**Correct Answer: incompressible**

**Explanation:** A Young’s Modulus of zero would imply that the material is perfectly incompressible, meaning that it cannot be compressed or deformed under an applied load.

**Correct Answer: types of material**

**Explanation:** The limit of proportionality, a point on the stress-strain curve, is dependent on the material’s properties and represents the limit beyond which Hooke’s law is no longer applicable.

**Correct Answer: N/m^2 (Pascal)**

**Explanation:** The SI unit of the modulus of elasticity is the pascal (Pa), which is equivalent to one newton per square meter (N/m^2). It represents the ratio of stress to strain in a material under an applied load.

**Correct Answer: strain**

**Explanation:** Strain is a dimensionless quantity that represents the ratio of the change in size or shape of a material to its original size or shape. It is a measure of deformation and has no units.

**Correct Answer: yielding point**

**Explanation:** The yielding point is the stress level at which a material undergoes permanent deformation or elongation without any increase in the applied load. It marks the transition from elastic to plastic behavior.

**Correct Answer: ultimate strength in tension**

**Explanation:** Tenacity is the ultimate strength of a material under tension, representing the maximum stress it can withstand before fracturing. It is an important mechanical property in understanding material behavior under tensile forces.

**Correct Answer: the ratio of linear stress to linear strain**

**Explanation:** Modulus of Elasticity (E) is determined by the ratio of the linear stress to the linear strain within the elastic limit of a material. It represents the material’s stiffness or rigidity.

**Correct Answer: elastic limit**

**Explanation:** Young’s Modulus of elasticity is the ratio of the stress to the strain within the elastic limit of a material. It characterizes the material’s ability to deform elastically in response to an applied force.

**Correct Answer: the ratio of shear stress to shear strain**

**Explanation:** Modulus of Rigidity (G) is determined by the ratio of the shear stress to the shear strain in the elastic range of a material. It characterizes a material’s resistance to shearing forces.

**Correct Answer: the ratio of the normal stress of equal magnitude on all six faces of a solid cube to the volumetric strain**

**Explanation:** Bulk Modulus (K) is determined by the ratio of the normal stress applied equally on all six faces of a solid cube to the resulting volumetric strain. It characterizes a material’s response to uniform changes in pressure.

**Correct Answer: E= 9KN/3K+N**

**Explanation:** The relationship among the modulus of elasticity (E), modulus of rigidity (N), and bulk modulus (K) is given by E = 9KN / 3K + N.

**Correct Answer: rate of change of length**

**Explanation:** Normal strain refers to the change in length per unit length of an object in the direction of the applied force. It is the ratio of the change in length to the original length of the material.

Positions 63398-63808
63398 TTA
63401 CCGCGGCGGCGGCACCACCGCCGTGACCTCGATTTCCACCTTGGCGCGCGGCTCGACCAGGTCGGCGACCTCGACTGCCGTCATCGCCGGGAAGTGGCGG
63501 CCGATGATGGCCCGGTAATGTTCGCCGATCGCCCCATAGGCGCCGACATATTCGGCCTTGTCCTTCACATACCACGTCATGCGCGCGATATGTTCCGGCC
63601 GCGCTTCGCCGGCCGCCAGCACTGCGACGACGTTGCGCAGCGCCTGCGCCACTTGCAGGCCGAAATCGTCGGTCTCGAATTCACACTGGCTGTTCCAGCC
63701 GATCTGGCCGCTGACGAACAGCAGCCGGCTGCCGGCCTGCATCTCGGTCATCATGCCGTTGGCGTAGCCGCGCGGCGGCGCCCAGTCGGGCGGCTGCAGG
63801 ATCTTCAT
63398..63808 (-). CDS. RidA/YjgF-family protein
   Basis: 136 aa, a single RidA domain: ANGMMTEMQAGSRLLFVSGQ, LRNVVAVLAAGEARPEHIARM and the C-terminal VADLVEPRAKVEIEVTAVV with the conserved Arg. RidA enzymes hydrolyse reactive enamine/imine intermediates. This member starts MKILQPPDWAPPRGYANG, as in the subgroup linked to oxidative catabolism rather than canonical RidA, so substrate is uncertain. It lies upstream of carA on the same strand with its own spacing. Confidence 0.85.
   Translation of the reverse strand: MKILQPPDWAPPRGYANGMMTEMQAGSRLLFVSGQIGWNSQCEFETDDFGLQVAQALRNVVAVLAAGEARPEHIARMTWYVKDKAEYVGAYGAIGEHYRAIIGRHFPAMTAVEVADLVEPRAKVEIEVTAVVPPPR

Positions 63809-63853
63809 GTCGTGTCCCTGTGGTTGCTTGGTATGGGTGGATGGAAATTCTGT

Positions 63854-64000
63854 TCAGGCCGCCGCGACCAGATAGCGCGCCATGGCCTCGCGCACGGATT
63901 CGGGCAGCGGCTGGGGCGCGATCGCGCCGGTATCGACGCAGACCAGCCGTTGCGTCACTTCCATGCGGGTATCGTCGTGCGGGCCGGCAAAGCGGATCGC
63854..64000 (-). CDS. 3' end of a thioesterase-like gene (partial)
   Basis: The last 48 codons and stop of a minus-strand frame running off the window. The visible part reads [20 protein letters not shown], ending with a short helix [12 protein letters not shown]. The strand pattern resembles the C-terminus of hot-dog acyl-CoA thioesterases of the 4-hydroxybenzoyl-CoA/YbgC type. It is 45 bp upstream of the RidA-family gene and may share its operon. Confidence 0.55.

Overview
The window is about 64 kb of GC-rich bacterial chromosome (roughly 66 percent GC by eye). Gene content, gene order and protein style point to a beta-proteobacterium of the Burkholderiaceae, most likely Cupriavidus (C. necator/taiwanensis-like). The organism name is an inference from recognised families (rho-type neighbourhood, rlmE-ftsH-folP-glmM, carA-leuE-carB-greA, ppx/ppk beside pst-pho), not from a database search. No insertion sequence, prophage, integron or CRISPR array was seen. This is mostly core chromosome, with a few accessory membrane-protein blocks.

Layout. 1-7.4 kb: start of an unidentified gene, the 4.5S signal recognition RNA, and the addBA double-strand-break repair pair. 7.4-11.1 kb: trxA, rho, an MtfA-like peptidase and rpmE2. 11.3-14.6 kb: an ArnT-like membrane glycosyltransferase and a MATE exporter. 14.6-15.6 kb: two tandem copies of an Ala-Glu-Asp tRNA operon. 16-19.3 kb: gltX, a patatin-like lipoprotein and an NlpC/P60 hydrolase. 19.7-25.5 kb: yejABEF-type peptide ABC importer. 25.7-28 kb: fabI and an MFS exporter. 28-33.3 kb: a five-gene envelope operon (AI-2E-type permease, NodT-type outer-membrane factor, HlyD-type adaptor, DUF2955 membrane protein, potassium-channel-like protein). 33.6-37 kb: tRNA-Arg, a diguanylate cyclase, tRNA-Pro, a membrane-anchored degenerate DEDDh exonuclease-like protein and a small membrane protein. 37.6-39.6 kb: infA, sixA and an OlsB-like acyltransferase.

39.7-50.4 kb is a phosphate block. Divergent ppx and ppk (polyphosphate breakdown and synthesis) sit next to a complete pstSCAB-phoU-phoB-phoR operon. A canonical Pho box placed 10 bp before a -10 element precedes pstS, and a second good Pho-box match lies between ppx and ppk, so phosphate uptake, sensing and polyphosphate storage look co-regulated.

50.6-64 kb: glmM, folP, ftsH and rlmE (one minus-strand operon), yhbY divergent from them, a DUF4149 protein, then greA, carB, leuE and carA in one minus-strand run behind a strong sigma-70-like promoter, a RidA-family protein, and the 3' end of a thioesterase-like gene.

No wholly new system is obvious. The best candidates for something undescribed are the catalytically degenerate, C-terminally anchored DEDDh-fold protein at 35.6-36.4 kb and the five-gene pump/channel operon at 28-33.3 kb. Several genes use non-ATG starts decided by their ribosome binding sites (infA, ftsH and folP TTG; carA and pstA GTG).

**Correct Answer: change in the angle between planes at right angles**

**Explanation:** Shear strain refers to the deformation that occurs in a material when subjected to parallel forces acting in opposite directions. It represents the change in the angle between the planes originally perpendicular to each other.

_{1}and E

_{2}are the modulus of elasticity of respective material.)

_{1}/E

_{2}

_{1}/E

_{2})

^{2}

_{1}/E

_{2})

^{3}

**Correct Answer: E _{1}/E_{2}**

**Explanation:** The modular ratio of two materials is the ratio of their respective moduli of elasticity (E). It helps in understanding the relative stiffness of the materials when they are combined in a composite structure.

**Correct Answer: will decrease**

**Explanation:** Young’s Modulus generally decreases with an increase in temperature for most materials. This decrease is due to the increased thermal vibration of the material’s atoms, leading to a reduction in stiffness.

**Correct Answer: mild steel**

**Explanation:** Mild steel typically has the highest Young’s Modulus among the given materials. It is known for its high stiffness and ability to withstand considerable stress without significant deformation.

**Correct Answer: energy stored in a body because of being strained**

**Explanation:** Strain energy is the energy stored within a body as a result of deformation or strain. It represents the energy absorbed or stored due to the work done on the material during the process of straining.

**Correct Answer: all of the above**

**Explanation:** Strain energy of a member represents the work done on the member to deform it, resist elongation, and resist shortening. It is a measure of the potential energy stored in a material due to the applied forces and resulting deformations.

**Correct Answer: resilience**

**Explanation:** Resilience is the strain energy stored in a member when it is strained within the elastic limit. It represents the capacity of a material to absorb energy and deform elastically without permanent damage.

**Correct Answer: elastic limit**

**Explanation:** Proof resilience represents the maximum strain energy stored in a material at its elastic limit. It is a measure of the energy absorbed per unit volume up to the point where the material begins to deform plastically.

**Correct Answer: the resistance offered by the material per unit area to a force**

**Explanation:** Stress in a member refers to the resistance offered by the material per unit area to an applied force. It is the force acting on a unit area of the member and is a fundamental parameter in understanding the material’s behavior under loading.

**Correct Answer: supporting end conditions**